The fans of LaMonte Young aren’t going to like what I say, but there is something, I find, very sectarian in the LaMonte fandom, the guru and his blind and enraptured followers. That Young, like his friend and disciple Terry Riley, was himself a disciple of guru Pandit Pran Nath, completes the picture.
I mean, I’m a great fan of a lot of composers, Bach Vivaldi Handel Telemann to Beethoven Schubert to Brahms and Mahler, Debussy, Ravel, Bartok, Stravinsky, Varèse, etc. all the way down to Gyorgy Ligeti, George Crumb and many more, and I’d probably come close to calling Bach the God and (or) Saint Patron of all classical music. But I don’t think I’d ever be so effusive as to characterize, say, the Well-Tempered Clavier, as “a realm of ecstasy flowing from the Divine through the visionary perception of the West’s formeost musical prophet….”, as Riley did of LaMonte Young’s magnum opus The Well-Tuned Piano. Maybe it’ s because I don’t ingest the adequate substances before listening.
All that is only quaint – until, of course, the day it ends in a mass suicide, kids included. Well, maybe Young’s music has a pacifying effect, and fortunately we’re not there yet.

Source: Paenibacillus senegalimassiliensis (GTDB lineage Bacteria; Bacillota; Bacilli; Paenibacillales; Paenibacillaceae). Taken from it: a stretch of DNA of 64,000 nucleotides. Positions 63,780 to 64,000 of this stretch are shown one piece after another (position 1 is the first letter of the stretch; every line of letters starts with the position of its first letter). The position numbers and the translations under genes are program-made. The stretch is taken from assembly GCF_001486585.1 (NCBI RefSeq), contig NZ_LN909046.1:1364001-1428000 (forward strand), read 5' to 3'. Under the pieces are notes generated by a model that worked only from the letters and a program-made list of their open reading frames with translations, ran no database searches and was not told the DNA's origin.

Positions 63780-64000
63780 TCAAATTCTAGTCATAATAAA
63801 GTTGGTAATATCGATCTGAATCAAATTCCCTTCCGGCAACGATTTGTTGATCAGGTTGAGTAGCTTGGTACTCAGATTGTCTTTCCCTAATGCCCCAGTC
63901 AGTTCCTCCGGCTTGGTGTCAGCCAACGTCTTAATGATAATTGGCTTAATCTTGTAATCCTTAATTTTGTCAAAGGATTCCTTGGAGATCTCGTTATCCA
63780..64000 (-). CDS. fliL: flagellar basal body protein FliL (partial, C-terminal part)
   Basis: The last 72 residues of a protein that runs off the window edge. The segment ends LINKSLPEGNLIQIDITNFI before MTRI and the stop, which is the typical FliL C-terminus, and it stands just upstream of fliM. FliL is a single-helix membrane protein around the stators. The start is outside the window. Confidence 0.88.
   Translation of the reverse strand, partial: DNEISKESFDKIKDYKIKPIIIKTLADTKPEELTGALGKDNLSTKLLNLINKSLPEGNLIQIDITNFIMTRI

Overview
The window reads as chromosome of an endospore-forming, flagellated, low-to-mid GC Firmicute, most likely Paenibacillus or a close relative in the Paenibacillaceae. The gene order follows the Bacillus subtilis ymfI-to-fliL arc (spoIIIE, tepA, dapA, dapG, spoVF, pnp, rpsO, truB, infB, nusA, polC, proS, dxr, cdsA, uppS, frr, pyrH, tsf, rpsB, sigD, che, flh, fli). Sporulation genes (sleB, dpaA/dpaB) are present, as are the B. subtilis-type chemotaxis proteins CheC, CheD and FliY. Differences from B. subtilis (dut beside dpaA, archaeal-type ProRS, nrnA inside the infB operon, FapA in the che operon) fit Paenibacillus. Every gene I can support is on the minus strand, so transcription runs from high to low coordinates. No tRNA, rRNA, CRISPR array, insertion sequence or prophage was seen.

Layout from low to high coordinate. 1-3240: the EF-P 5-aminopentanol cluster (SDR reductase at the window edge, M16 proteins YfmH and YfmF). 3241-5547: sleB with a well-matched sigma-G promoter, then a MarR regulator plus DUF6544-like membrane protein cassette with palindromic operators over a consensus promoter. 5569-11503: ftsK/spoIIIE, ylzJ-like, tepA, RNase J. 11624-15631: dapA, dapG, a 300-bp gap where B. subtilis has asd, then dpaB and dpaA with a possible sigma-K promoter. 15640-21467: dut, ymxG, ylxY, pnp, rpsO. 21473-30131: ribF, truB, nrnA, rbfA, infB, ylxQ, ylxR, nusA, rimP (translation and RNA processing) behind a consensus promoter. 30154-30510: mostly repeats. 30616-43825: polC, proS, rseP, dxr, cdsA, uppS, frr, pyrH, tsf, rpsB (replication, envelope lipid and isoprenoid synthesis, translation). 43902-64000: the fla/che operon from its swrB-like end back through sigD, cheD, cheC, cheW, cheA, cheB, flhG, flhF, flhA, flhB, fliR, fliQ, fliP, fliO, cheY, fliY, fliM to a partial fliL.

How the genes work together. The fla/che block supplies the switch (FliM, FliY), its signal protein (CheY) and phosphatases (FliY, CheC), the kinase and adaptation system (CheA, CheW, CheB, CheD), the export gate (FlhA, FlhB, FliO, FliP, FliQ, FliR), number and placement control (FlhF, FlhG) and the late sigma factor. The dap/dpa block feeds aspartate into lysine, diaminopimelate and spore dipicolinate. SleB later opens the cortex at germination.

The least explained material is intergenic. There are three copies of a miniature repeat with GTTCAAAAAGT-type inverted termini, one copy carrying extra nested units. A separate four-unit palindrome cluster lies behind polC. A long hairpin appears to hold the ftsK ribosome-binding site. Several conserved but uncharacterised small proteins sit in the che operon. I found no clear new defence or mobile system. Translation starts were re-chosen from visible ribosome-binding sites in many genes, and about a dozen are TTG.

The 5-hour long The Well-Tuned Piano was published by Gramavision in 1987 in a lavish, LP-sized 5-CD set, Gramavision 18-8701-2. Judging from the prices now demanded for it on the marketplace, it’s become an ultra-rare and ultra-sought-after item (by the believers, I assume). Well, I’m one of the proud possessors of that set. I was alterted to it, when it came out, by a long interview of Young published in Fanfare (September 1987) and ordered it immediately. I still have the invoice: I paid 60 dollars at the time. Great investment (although, as they say, I ain’t rich until I’ve sold it).
That said, I don’t think it’s deserves all the splash made around it. First, that think with “just tuning”, which Young (and Riley) present as something like the Holy Grail of sound production. Well, to my ears, it only makes the piano sound slightly out-of-tune, as in those quarter-tone pieces written in the early 20th century by like Alois Haba, Ivan Wyshnegradsky and the likes. And the music is, well, meditative, dreamy, wistful, constantly ebbing and flowing to and from waves of agitation – and very repetitive. It sounds based on rather formulaic improvisational processes, like accelerating and decelerating arpeggios, which Young tirelessly repeats in the course of the improvisation’s five hours.
So what’s all the splash about it? Well, if you ask me, sectarian guruism and listening after having ingested adequate, if not entirely legal, substances.
Still, there’s a collector’s cachat to having the set, so, fans of Young, sorry, I’m not selling.